The ATL found support for a later school starting age
Children should not be compelled to start school before they are six, many primary school staff seem to think.
A questionnaire completed by 740 members of the Association of Teachers and Lecturers found three quarters believed they should be at least five.
Under current guidelines, most UK children start school in the September after their fourth birthday.
The ATL questionnaire also found staff thought an emphasis on tests, literacy and numeracy was undermining childhood.
The questionnaire was sent to 10,000 members of the union and was completed by over 640 teachers and just under 100 teaching assistants in England, Wales and Northern Ireland.
Claire Jagger, a primary teacher in Cornwall, wrote in her response to the questionnaire: "I have taught in Finland, Lapland and Russia and have seen first hand the way in which their seven-year-olds start school ready to learn.
"They are emotionally ready, socially able, physically content and mature enough to deal with the curriculum in school, bringing good solid life experience and a thirst for learning."
A primary school teacher from Kent said: "Summer-born children, especially those born in August, often lack the maturity to cope with school.
"They would be better off staying at pre-school for longer, but there is also a lot of parental pressure for the children to start school so they can go to work.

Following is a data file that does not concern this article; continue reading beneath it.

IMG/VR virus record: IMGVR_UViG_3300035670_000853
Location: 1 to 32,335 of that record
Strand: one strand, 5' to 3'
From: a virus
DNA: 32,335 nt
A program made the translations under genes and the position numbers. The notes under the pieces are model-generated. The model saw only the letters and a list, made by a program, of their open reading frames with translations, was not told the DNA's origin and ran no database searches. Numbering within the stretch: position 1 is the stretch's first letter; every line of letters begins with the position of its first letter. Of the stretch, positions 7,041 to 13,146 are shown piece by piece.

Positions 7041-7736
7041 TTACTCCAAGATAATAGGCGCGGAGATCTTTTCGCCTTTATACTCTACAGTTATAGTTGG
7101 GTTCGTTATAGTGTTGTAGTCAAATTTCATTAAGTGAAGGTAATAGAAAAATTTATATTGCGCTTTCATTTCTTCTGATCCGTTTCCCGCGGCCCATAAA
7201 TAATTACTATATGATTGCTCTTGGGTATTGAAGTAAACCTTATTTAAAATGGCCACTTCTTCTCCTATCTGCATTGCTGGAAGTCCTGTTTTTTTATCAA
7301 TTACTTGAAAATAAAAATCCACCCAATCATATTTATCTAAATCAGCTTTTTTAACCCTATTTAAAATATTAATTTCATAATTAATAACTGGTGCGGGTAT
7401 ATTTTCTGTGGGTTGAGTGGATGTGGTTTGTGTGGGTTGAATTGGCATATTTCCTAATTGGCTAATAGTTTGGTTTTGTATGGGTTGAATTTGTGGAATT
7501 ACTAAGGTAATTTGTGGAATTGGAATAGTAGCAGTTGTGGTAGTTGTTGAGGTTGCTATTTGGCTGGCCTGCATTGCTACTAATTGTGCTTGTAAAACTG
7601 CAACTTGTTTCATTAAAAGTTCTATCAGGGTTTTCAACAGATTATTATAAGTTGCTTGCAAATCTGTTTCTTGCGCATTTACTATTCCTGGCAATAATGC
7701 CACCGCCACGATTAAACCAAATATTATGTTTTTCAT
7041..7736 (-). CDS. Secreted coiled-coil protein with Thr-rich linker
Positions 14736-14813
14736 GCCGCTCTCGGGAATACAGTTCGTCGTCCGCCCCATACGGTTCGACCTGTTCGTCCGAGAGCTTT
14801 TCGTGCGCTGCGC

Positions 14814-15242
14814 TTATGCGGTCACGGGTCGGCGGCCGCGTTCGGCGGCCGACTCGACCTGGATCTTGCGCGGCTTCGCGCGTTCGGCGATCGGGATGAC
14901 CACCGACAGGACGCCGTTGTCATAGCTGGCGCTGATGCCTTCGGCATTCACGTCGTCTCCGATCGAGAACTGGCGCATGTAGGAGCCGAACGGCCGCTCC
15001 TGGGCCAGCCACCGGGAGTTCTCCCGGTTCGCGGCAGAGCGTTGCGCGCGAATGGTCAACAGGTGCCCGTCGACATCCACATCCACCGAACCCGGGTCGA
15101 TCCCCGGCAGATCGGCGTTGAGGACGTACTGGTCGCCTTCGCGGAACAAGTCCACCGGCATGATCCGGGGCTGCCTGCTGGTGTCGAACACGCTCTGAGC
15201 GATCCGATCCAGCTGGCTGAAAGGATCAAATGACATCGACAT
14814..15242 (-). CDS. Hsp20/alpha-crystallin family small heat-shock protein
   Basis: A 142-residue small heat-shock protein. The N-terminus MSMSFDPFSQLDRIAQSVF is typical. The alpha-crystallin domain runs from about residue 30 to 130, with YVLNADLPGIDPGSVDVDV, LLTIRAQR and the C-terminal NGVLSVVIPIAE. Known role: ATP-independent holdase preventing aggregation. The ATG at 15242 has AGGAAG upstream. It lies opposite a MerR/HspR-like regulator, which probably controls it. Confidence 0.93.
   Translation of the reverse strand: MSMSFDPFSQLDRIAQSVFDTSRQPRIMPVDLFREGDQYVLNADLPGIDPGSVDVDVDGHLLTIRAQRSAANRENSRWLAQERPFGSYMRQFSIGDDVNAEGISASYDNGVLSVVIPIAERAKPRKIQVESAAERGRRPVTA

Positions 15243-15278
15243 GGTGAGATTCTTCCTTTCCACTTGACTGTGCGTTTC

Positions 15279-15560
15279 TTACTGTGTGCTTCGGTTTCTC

"I often feel like a child-minder and not a teacher."
Time to play
The questionnaire also found 42% of the respondents thought pupils did not have enough time for playing with their friends.
Over half of respondents said children were not getting enough time in school for non-core subjects such as music and singing, art and crafts and drama.
Nor were they getting enough time being taught on their own or in self-directed learning.
Sheffield primary teacher Heidi Hindmarch said: "I seem to do more assessment than teaching.
"The children are turned off at a very young age because the curriculum is all about attaining a level rather than learning for the thrill of finding out."
The association's general secretary, Mary Bousted, said: "We have a choice: we can either go on overloading the curriculum and testing children at every opportunity, or we can create an environment where children enjoy learning and discovering.
"Primary school should give children the building blocks to continue learning, so they leave with the basic skills they need to be able to make friends, learn on their own and with others, and a desire to do so."
A spokeswoman for the Department for Children, Schools and Families in England said a recent study of 35,000 children had found that beginning reception class in the September of the academic year in which they turned five could have positive benefits on attainment.
"Sir Jim Rose's interim report suggested parents be given the choice that their children start part time.
"He has consulted widely on the optimum time to start primary school with early years' experts and teachers as part of his curriculum review and will report back on his findings shortly."